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The Leishmaniases are diseases caused by protozoan parasites from more than 20 Leishmania (L.) species (order Kinetoplastida) that are transmitted to humans by the bites of infected female Phlebotomine and Lutzomyia sandflies. There are three main forms of the disease: cutaneous leishmaniasis (CL), mucocutaneous leishmaniasis and visceral leishmaniasis or kala-azar.1 It is estimated that 0.7–1.2 million of new CL cases and 0.2–0.4 million of new visceral leishmaniasis cases occur each year worldwide.1 CL is classified into Old and New World Cutaneous Leishmaniasis (NWCL) depending on the geographical region where the infection was acquired. NWCL is commonly caused by the L. mexicana complex and L. Viannia subgenus.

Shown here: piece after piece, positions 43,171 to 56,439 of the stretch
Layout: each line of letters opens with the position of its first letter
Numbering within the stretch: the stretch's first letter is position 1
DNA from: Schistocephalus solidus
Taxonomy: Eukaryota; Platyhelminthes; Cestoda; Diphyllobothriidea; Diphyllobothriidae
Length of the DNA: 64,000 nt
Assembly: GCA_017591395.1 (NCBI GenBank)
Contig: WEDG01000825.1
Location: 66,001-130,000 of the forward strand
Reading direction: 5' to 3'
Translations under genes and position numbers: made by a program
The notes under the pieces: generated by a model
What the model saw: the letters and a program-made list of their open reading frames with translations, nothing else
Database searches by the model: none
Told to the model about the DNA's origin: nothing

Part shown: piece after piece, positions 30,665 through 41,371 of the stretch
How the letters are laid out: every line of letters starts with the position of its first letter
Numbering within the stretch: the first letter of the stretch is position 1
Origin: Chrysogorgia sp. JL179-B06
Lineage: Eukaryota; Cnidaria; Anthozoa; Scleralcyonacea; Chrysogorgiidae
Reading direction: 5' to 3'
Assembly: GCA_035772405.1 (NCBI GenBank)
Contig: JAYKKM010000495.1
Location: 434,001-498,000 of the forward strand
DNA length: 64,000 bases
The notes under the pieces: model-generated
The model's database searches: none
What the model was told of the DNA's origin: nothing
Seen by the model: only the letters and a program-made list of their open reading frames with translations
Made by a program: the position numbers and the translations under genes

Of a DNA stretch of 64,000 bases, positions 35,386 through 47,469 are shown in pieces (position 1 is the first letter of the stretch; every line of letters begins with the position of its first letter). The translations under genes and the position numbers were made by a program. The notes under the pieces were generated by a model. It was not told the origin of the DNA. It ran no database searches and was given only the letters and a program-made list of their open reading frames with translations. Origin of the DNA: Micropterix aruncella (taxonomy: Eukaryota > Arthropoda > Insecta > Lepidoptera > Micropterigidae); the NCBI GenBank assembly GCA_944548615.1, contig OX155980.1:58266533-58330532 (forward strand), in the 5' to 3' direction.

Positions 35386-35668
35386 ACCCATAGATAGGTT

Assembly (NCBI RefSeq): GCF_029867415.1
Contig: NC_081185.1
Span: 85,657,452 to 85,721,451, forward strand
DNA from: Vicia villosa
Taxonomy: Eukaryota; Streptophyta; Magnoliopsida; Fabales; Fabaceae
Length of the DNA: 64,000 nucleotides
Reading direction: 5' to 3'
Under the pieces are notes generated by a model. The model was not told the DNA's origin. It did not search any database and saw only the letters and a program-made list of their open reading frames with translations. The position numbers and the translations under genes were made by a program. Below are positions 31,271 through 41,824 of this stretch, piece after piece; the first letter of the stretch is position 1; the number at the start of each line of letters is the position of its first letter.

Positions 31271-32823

The majority of CL cases occur in Afghanistan, Algeria, Brazil, Colombia, the Islamic Republic of Iran, Pakistan, Peru, Saudi …
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